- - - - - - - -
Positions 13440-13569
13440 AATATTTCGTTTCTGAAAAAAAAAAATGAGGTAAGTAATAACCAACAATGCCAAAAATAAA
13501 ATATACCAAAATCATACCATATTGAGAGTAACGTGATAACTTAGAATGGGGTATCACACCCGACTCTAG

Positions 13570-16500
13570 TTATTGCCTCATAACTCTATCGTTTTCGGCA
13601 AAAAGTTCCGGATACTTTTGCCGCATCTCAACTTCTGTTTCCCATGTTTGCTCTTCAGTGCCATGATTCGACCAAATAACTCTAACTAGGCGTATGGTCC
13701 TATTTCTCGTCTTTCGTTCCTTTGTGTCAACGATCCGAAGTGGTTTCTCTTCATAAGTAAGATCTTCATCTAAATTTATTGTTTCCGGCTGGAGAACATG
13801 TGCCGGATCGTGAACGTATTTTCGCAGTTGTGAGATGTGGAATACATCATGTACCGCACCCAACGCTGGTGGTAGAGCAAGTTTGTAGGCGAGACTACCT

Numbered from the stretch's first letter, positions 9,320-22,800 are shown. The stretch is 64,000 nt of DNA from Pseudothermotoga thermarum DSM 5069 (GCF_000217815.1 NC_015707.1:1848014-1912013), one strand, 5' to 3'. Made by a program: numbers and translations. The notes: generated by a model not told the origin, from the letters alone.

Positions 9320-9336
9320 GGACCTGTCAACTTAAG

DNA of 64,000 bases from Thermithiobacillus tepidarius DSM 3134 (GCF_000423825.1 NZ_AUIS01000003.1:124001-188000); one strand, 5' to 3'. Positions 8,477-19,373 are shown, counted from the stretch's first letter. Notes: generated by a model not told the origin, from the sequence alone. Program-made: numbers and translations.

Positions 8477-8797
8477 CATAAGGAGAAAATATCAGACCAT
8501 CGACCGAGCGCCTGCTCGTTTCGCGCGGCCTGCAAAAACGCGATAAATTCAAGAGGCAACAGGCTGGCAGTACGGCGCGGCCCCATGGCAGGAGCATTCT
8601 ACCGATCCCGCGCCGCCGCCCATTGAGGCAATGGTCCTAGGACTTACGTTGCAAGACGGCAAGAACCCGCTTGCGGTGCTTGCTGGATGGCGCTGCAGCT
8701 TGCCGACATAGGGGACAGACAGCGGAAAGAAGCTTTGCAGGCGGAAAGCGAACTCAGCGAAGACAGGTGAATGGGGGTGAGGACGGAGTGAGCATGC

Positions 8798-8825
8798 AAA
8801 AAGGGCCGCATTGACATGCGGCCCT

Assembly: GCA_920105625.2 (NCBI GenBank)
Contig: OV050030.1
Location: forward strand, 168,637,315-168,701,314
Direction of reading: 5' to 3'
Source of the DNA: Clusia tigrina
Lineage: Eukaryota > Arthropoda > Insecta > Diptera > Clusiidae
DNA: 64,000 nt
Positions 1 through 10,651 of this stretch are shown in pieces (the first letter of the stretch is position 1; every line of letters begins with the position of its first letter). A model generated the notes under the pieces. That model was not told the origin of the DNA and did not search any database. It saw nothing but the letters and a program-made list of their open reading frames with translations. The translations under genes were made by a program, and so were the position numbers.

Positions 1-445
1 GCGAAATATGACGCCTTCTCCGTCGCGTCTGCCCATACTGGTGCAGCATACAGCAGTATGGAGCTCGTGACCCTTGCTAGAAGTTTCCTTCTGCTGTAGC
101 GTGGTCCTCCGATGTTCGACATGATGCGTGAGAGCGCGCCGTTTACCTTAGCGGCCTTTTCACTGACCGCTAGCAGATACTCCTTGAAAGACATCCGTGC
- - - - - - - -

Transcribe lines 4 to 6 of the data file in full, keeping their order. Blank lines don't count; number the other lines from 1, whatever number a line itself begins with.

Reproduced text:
Positions 13570-16500
13570 TTATTGCCTCATAACTCTATCGTTTTCGGCA
13601 AAAAGTTCCGGATACTTTTGCCGCATCTCAACTTCTGTTTCCCATGTTTGCTCTTCAGTGCCATGATTCGACCAAATAACTCTAACTAGGCGTATGGTCC